It was one of those moments in news and politics where you just knew something was going to be a big deal from the get-go. I’m talking about the original September 18th tweet from Time Magazine revealing that they had a photo of Prime Minister Justin Trudeau wearing blackface at a 2001 “Arabian Nights” themed party at the Vancouver private school where he was at the time, a teacher. Within hours of that post, Canadian media outlets were singularly focused on the story, campaign schedules were scrapped, pundits and pollsters went into overtime, and Mr. Trudeau was forced to convene a news conference in the back of the Liberal Party campaign plane to apologize. His first of several apology focused days where the party was forced onto the defensive.
It was a bad fall for a Liberal Party leader and campaign that has stumbled out of the starting gate of this election and even now, two-weeks into the race, still has not fully found its footing. Although the blackface revelation is the highest profile and most damning of these self-inflicted campaign stumbles, it is far from the only issue that has even some of the staunchest party supporters questioning what is going on.
From a tour bus driver clipping the wing of the Liberal Party campaign plane, to a series of un-costed, short on detail campaign promises, to the decision not to allow questions from the media for days on end, to a gun ban that doesn’t ban handguns, to a general feeling of unpreparedness, it has definitely not been the initial campaign that Liberals were hoping for.
Of course, in isolation, none of these issues (other than the blackface revelations, of course) would be a big deal. There are almost always issues with a campaign bus at some point in a race – you just usually hope the media doesn’t notice. Going quiet for a day or two and avoiding media questions is not exactly conveying an image of openness and transparency, but on its own, it would be overlooked. But it is the cumulative effect of one stumble after another that risks setting a narrative of an unprepared, uninspired campaign.
Of course the fascinating dynamic to all of this is that these stumbles, including the global blackface headlines, don’t seem to have moved the needle at all in terms of voting intentions. At least not when you look at the polling released publicly by firms like Nanos or Ipsos in association with major media outlets. This definitely demonstrates a stark gulf between what the media and pundits are focused on and what everyday voters care about. Or, if we are leaving all options open — that the polls are wrong. We have definitely seen that movie before.
Another saving grace here for the Liberals is that Andrew Scheer and the Conservatives haven’t exactly lit things up themselves. Scheer’s response to Trudeau’s blackface revelations was cringe-worthy in its unabashed political opportunism. Particularly given his own party’s challenges with questionable candidate history and conduct. Scheer himself has had to answer for his own past positions such as video that emerged from a 2005 speech in the House of Commons where Scheer suggested that same-sex marriage could not be considered marriage because same-sex couples could not have children.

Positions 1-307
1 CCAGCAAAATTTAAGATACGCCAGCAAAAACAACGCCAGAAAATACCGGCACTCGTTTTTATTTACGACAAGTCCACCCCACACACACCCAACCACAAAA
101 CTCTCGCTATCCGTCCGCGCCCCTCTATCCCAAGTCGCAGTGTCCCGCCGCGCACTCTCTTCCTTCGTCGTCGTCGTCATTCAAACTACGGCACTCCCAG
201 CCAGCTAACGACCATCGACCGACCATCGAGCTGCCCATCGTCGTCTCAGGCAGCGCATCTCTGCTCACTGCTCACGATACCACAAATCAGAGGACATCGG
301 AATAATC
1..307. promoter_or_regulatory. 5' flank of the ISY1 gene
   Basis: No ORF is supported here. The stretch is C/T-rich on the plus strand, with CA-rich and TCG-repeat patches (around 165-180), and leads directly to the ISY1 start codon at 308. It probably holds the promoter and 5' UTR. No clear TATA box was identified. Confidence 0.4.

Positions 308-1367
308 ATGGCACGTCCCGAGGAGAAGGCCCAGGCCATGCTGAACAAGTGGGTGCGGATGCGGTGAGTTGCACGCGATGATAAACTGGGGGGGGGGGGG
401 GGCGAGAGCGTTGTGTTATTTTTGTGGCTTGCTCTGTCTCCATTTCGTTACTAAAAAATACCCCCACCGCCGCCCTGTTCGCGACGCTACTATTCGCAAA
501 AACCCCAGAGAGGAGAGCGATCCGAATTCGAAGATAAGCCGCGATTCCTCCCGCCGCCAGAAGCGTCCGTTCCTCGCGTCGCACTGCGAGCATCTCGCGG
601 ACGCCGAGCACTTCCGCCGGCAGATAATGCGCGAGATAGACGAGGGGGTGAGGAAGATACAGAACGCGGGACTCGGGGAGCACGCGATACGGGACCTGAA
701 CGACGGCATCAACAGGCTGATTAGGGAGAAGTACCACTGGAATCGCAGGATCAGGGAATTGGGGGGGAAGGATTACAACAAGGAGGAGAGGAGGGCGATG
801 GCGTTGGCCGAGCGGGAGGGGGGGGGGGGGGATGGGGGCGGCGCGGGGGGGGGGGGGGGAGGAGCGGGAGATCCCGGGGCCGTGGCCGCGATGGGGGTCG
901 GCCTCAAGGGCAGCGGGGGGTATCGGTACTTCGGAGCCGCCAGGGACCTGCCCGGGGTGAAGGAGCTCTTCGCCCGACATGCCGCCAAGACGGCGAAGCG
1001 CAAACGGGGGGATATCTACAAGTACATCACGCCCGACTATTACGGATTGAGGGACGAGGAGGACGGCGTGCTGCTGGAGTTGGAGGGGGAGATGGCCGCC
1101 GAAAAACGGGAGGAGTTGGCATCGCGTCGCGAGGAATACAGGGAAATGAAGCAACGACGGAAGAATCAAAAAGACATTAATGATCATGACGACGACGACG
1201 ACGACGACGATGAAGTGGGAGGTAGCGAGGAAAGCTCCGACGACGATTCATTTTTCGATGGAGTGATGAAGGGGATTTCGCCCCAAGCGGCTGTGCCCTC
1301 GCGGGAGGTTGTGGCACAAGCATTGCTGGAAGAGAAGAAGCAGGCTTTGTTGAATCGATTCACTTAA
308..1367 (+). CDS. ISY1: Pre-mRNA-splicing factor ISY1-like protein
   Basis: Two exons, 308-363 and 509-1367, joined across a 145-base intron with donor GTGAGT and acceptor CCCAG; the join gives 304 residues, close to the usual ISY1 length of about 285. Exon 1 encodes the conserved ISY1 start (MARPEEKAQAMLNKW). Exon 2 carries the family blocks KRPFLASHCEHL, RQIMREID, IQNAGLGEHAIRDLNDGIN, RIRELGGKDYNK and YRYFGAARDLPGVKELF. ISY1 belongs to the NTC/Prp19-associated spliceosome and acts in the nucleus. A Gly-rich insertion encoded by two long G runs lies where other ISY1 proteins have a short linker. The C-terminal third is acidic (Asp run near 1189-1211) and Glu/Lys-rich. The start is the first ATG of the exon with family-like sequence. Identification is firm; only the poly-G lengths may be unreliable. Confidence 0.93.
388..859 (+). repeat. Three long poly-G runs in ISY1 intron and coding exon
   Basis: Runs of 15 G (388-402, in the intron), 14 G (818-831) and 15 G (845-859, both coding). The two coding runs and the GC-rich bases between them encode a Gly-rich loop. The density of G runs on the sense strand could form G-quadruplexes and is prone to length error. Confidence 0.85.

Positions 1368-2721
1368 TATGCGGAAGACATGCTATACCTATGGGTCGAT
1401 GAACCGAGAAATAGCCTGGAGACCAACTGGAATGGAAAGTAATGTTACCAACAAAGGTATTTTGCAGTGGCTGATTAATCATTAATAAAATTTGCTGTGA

There is also the fact that the Conservatives aren’t exactly reinventing the wheel on the policy front. They have focused on a tried and tested playbook of issues and promises that have worked for them in previous elections, but don’t exactly seem to be galvanizing the electorate behind their leader this time around – at least not those outside of their traditional voting base. A recent CBC News piece documented how many pieces of the 2019 Conservative Platform are blasts from the past rolled out by Stephen Harper’s Conservative Party in elections past.
Then there is Elizabeth May and the Green Party. Aside from some candidate vetting issues and lingering ambiguity amongst many voters, the Greens do seem to be making some gains, particularly here in British Columbia where they could be poised to pick up a handful more seats. Perhaps in other parts of the country as well. Ignoring, of course, some questionable decisions around the campaign and selective use of photoshop.
But out of all the major party leaders who have stumbled their way out of the campaign starting gate, the notable exception is the leader who many thought wouldn’t even make it to the election with his job intact – the NDP’s Jagmeet Singh. A rash of MP resignations and an overall inability to meaningfully connect with Canadians had Singh looking like he was not going to be long for the job. But, his heartfelt, genuine reaction to Trudeau’s blackface scandal appears to have a number of political watchers and voters giving him a second look. Singh put on what can only be described as a masterclass in taking a tough issue and cutting through the politics of it to simply speak to voters about his values and his own experience with racism. Even if the NDP loses seats as many observers expect will happen, Singh himself will likely have made a significant impact on the race and gained a good dose of personal respect from Canadians across the political spectrum. A lone early leadership triumph in a campaign that has seen more than its fair share of early stumbles.